Stats 

Thanks to…

Thank you to all the people from the secondary MFL facebook groups for your encouragement and suggestions.  Thank you also to those who have commented on the site or have followed me on Twitter.  Thank you to Steve Smith for listing me on the excellent FrenchTeacher.net.

What’s coming?

Fun with Grammar– Since someone asked for it on facebook, I’ve wanted to do a post on quirky ways to make grammar rules stick and good grammar practice activities.

Teaching the new GCSE – I’ve done two posts on preparing for it here and here but as I’m teaching it next year then I need to reflect on things such as how well am I preparing the students for the exams they will face?

Teaching the new GCSE  content– some of the newer content.  I’ve trialled a bit this term such as customs, festivals, poverty and homelessness so there will be a blog on that.

A facelift for the site – This is something I consider every now and again but it hasn’t happened yet.

A guest blog? – Maybe you have been reading this thanks to the facebook groups and thought  “I wouldn’t want to run my own site but I could do that!”  Drop me a line here and let me know.

Sorting out the categories – there has to be an easier system.  I’m working on it!

 

Have a great summer!

Getting ready for the new GCSE: the sequel

“There is an immutable conflict at work in life and in business, a constant battle between peace and chaos. Neither can be mastered, but both can be influenced. How you go about that is the key to success.”  Phil Knight

I’m not actually sure who Phil Knight is, but I like the quote and it has relevance to this situation with the new GCSE.  We will not master the new system in its first few years but we can influence the outcome by preparing our students well.  The last post on this topic looked primarily at preparing pupils for the new speaking tasks and a previous one examined the return of the roleplay.  This one will focus on the writing element of the new GCSE.  I have previously blogged before on writing but this is specifically aiming at the new GCSE.  Whilst I aim to be unbiased, three exam boards are submitting 3rd and 4th drafts. This post therefore will be written with the AQA specs in mind.  Today’s post is an amalgamation of my own thoughts and ALL South West’s conference in Bristol yesterday.

Here is a summary of what candidates have to do based on the AQA spec.

Foundation Writing Marks Available Higher Writing Marks Available
4 Sentences in TL based on picture 8 90 word task in TL
Instructions in TL
16
40 word paragraph in TL.
Instructions in TL
16 150 word task based on 2 bullet points
Instructions and bullet points in TL
32
Translation of sentences into TL 10 Translation of paragraph into TL 12
90 word task in TL
Instructions in TL
16

The question inevitably is: how do we prepare our pupils for this?  A quick look at the mark scheme provides us with two themes to be aware of:

Foundation students will need to focus on content and quality of language.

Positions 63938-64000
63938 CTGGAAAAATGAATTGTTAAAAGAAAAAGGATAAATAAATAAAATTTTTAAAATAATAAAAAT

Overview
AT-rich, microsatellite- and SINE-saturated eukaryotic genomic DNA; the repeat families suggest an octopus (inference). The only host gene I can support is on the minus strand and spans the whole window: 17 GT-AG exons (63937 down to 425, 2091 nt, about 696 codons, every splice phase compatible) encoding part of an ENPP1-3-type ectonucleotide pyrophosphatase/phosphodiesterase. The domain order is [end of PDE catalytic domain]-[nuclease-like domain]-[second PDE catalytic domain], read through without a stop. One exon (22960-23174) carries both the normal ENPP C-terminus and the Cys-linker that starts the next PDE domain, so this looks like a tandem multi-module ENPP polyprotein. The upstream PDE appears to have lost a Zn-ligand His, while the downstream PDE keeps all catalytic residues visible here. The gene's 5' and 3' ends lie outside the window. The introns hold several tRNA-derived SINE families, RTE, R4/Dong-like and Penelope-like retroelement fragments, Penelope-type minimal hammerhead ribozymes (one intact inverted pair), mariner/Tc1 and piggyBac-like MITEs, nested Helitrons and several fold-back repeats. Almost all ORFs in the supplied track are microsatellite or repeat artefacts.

Higher students will need to focus on content and range of language.  

From what I can see, it appears the higher students will need to do more, with more.  We are looking at breadth and depth, which is great. Teachers of foundation students might this allows more time for reinforcement and repetition of material, once you have worked out how to teach all the topics in 2 years but that is another blog post.  Given that we now have 6-7 lessons per CA back then we have to maximise the time on language learning.

Whatever you choose to do the focus will be on preparing students to use the language in a situation where they have no help other than some TL prompts, a picture and what they remember.  Some of the ideas below were gleaned from yesterday’s conference and credit has been given below where appropriate.

Folded tests (thanks to Greg Horton)

Greg suggested this idea yesterday.  I might have modified it as I couldn’t remember it all. Students have an A4 sheet of absolutely key phrases that they should know (creo que, es, son, pensaba que, pienso que, voy a, espero, me gustaría etc).  English is down one side and Spanish down the other.  You hold the sheet portrait and fold it in half.  The students then test each other:  Sherice says the English and Chardonnay aims to recall the Spanish working down the list.  They then swap but Chardonnay starts at the bottom of the list and works up.  They then check their scores and see who wins.  The test reinforces and tests spontaneous production of key phrases.  Greg then suggested a penalty shootout between the two highest scorers at the front of the class.  This would ensure that the students know quality language and it places value on knowing these phrases.  You could also develop the range and breadth of language with higher sets by changing the test papers after a term.  A homework task could be to make sentences involving the words.

TL Instructions for all written work

Photo Credit: mgjosefsen via Compfight cc

Photo Credit: mgjosefsen via Compfight cc

The new exam is going to be largely in TL.  Some exam boards may supply “probable rubrics” but why not start now?  The more students are used to it; the less scary the exam will be. As MFL teachers we are used to acting and a lot of gesture and mime can probably help to ingrain the key phrases in the minds of our learners.  Failing that then you can teach it to them or have your most frequent utterances displayed on walls or learning mats.